Confidence should recover over time provided the Federal Government resists the temptation to intervene in the market and the Environment Minister’s supportive statements about the scheme spread to other Cabinet Ministers.

However, over 2016 project commitments are likely to be mainly driven by state governments and government-owned retailers who are offering contracts that provide some long-term price certainty for project developers.

Our detailed assessment of these state government procurement initiatives, alongside ARENA’s large-scale solar auction, indicate 1100MWs could be committed this year.  Coupled with some large behind the meter rooftop solar installations, it’s realistic to expect a break-out year for large-scale solar of more than 450MW in project commitments.

The figure of 1,100MW falls well short of what’s required to ensure the RET target is met in 2018 and also makes achievement of targets in subsequent years very challenging. But it is still a significant source of demand that will finally allow the renewables industry to regain their feet and rebuild their confidence.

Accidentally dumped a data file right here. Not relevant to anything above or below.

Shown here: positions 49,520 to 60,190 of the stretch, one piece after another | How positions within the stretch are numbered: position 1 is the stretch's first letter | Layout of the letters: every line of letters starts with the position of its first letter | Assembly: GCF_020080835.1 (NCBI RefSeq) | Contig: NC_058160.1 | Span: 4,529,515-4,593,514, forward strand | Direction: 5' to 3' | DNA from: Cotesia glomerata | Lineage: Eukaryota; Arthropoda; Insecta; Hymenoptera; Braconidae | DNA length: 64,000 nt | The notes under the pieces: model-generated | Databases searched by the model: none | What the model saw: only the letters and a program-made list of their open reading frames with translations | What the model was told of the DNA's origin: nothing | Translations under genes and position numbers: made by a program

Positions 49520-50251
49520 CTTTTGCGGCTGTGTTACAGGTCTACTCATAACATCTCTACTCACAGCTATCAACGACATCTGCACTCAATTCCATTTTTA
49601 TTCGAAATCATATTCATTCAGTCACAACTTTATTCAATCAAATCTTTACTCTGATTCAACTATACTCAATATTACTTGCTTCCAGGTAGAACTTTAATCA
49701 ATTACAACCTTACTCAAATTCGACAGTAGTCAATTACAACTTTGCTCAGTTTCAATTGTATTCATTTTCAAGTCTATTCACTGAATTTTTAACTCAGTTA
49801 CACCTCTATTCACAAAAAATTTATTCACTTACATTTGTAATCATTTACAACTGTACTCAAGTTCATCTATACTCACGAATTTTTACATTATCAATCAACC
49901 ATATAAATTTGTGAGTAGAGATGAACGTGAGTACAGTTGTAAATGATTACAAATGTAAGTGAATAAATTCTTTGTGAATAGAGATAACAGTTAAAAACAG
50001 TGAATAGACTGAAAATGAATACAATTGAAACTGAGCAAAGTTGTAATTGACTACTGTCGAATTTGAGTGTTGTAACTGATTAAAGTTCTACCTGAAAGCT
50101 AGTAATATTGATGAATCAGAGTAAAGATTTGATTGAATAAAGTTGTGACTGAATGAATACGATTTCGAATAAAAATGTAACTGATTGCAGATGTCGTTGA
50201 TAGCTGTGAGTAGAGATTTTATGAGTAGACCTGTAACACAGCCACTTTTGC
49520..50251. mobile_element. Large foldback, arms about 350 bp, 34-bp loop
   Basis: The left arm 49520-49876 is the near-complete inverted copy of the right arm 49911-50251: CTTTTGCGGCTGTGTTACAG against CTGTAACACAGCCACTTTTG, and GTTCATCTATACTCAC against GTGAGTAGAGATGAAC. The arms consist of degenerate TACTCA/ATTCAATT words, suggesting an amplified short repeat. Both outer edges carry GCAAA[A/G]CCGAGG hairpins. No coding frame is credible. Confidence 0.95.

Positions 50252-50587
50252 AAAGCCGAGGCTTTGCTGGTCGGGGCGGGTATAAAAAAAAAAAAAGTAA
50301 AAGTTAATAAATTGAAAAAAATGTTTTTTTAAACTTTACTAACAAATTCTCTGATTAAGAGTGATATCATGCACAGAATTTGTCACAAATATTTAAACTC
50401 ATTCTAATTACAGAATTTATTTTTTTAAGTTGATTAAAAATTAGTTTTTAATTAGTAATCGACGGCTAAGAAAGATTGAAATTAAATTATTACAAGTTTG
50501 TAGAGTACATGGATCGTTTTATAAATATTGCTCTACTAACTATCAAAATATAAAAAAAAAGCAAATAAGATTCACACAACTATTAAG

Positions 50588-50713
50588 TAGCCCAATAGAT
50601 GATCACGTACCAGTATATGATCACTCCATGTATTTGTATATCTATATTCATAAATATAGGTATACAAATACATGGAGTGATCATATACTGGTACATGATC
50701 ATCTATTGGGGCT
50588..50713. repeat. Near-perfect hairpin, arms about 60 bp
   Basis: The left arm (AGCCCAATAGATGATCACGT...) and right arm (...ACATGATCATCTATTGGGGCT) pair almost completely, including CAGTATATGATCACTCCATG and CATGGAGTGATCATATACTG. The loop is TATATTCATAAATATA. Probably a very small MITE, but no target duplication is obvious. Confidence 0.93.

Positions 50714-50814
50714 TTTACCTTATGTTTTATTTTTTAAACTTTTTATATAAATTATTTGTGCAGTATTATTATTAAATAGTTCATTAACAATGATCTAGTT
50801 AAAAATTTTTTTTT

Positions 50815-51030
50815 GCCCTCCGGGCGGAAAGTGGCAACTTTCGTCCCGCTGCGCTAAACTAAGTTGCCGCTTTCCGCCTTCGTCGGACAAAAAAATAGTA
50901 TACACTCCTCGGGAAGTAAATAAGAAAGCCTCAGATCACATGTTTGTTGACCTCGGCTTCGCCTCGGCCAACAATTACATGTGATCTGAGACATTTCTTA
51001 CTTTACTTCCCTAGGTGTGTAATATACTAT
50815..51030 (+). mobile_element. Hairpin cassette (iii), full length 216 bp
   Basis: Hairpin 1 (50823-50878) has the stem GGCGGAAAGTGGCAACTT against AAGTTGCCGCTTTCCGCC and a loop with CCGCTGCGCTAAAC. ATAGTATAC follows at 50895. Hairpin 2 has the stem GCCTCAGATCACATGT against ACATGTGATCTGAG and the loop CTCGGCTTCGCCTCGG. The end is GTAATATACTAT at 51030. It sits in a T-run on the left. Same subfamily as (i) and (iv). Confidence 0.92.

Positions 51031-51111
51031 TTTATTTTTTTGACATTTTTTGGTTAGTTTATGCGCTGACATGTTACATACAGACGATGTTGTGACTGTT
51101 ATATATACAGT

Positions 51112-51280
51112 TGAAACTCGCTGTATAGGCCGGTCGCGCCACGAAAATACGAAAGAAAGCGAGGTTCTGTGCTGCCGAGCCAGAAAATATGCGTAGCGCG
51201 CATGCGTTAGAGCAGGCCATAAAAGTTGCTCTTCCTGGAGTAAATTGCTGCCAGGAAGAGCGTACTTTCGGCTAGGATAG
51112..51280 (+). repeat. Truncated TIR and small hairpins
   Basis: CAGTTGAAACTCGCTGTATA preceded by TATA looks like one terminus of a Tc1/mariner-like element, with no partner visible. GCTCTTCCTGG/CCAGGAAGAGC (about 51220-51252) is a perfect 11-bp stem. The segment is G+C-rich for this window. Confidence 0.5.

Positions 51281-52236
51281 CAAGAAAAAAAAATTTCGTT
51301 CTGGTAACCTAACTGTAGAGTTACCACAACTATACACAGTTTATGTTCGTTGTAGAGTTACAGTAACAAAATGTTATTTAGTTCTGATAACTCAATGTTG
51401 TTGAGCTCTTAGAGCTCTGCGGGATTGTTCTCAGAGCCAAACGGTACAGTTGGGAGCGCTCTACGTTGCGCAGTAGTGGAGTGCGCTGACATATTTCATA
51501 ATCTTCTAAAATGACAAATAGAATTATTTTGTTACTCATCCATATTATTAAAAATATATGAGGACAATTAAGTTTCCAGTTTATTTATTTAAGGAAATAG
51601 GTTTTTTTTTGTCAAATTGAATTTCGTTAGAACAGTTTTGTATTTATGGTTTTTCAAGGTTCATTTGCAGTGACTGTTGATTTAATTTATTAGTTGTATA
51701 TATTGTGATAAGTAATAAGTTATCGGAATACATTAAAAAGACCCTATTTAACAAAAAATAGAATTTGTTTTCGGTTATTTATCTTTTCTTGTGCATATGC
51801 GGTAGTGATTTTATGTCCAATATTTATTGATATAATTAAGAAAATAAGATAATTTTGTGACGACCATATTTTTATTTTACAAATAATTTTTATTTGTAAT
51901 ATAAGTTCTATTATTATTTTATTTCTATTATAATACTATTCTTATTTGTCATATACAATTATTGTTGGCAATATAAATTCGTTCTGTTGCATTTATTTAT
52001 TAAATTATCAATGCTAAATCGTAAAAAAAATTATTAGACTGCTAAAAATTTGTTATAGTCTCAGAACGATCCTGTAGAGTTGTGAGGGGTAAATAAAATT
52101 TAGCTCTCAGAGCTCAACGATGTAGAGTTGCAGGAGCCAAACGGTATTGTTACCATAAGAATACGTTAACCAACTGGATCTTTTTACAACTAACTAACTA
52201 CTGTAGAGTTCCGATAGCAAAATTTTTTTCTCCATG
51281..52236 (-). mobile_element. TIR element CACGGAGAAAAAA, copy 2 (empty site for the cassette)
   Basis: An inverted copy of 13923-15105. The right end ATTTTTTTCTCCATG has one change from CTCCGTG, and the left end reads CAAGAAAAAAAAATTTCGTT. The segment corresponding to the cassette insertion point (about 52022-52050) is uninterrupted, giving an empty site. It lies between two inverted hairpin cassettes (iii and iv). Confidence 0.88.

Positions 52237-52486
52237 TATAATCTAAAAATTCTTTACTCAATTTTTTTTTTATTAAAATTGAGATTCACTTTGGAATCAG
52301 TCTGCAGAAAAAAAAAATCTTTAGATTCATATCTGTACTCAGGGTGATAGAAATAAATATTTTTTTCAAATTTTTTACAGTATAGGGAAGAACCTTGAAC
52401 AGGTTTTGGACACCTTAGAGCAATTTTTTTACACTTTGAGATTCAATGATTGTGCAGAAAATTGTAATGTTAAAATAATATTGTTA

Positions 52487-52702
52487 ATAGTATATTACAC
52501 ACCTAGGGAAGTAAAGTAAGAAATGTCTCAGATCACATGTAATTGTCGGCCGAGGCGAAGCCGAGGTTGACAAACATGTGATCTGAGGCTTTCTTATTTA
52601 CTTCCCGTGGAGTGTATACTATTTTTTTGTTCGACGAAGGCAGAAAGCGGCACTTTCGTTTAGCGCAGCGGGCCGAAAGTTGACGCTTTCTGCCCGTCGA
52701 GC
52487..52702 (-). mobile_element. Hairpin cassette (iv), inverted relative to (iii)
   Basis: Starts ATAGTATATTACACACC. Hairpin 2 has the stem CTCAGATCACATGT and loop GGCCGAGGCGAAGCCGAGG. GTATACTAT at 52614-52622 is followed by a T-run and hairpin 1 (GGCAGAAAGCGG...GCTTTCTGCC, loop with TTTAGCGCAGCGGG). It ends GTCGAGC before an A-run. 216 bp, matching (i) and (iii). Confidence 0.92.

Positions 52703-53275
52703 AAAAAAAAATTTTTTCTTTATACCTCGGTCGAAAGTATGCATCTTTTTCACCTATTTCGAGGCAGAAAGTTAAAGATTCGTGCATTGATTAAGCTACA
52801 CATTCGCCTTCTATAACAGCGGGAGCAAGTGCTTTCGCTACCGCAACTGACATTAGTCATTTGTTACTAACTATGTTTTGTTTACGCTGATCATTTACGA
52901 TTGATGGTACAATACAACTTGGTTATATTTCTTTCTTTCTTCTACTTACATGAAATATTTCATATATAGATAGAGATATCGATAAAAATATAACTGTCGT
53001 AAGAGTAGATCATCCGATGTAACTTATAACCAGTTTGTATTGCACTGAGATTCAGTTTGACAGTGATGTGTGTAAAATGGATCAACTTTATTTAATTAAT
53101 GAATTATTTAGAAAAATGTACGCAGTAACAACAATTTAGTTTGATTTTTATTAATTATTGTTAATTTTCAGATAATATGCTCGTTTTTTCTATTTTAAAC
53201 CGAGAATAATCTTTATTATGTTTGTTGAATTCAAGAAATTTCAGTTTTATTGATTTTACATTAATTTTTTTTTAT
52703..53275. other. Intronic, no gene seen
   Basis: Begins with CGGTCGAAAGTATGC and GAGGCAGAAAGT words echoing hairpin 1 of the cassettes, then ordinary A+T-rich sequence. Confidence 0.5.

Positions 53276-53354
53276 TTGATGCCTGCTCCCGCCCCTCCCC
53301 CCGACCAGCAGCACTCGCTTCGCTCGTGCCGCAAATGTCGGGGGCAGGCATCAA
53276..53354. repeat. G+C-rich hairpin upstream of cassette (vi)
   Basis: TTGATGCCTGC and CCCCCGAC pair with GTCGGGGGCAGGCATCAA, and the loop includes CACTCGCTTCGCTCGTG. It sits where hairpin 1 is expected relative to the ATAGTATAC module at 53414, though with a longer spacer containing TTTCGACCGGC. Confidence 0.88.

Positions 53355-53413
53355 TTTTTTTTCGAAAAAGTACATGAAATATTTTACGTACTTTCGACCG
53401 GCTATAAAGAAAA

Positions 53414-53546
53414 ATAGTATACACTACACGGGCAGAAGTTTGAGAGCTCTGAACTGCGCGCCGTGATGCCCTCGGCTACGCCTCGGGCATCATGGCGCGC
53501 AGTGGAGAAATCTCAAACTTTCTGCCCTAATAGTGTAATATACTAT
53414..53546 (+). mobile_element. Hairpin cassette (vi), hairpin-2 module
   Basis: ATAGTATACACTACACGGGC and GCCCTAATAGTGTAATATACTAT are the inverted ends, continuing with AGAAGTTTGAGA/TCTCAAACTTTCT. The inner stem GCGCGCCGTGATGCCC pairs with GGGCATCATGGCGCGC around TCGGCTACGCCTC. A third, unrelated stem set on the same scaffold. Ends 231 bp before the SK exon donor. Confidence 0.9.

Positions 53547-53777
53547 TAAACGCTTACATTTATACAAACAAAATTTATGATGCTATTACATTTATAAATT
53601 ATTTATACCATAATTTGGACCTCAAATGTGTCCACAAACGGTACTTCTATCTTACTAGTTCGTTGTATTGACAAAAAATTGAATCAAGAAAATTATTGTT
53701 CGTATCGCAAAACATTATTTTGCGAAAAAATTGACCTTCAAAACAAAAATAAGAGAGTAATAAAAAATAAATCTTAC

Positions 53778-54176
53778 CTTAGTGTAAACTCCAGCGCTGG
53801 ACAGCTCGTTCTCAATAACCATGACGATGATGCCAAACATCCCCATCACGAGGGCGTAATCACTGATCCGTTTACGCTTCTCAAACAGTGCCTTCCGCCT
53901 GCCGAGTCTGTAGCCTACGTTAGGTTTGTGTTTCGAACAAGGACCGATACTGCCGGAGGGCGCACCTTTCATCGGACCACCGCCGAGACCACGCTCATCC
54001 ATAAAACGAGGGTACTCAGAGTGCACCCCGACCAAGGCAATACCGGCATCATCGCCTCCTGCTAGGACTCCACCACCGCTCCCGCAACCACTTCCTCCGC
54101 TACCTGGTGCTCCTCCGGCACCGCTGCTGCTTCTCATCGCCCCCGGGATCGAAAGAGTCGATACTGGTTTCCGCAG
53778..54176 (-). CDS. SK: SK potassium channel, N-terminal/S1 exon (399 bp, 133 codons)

It is no doubt deeply disappointing for everyone that Australia will fall short of the target, incurring unnecessarily high LGC prices and penalties when it could have been easily avoided. However if politicians start talking about tinkering  with the scheme yet again, they’ll make things worse.

The current high LGC prices are acting to lure investors and power retailers out of their bunkers in spite of their wounds. Alinta’s tender for renewable energy and AGL’s 1000MW Powering Australian Renewables Fund announcement are promising signs.

Investment grade large power consumers are also wising up to the fact they’re paying too much for LGCs and could instead contract directly to support new projects. With time this will ultimately drive enough supply to overcome the shortfall and bring LGC prices down to levels in line with economic fundamentals.

Tristan Edis is Director – Analysis and Advisory for Green Energy Markets’ . He was previously Editor of Climate Spectator.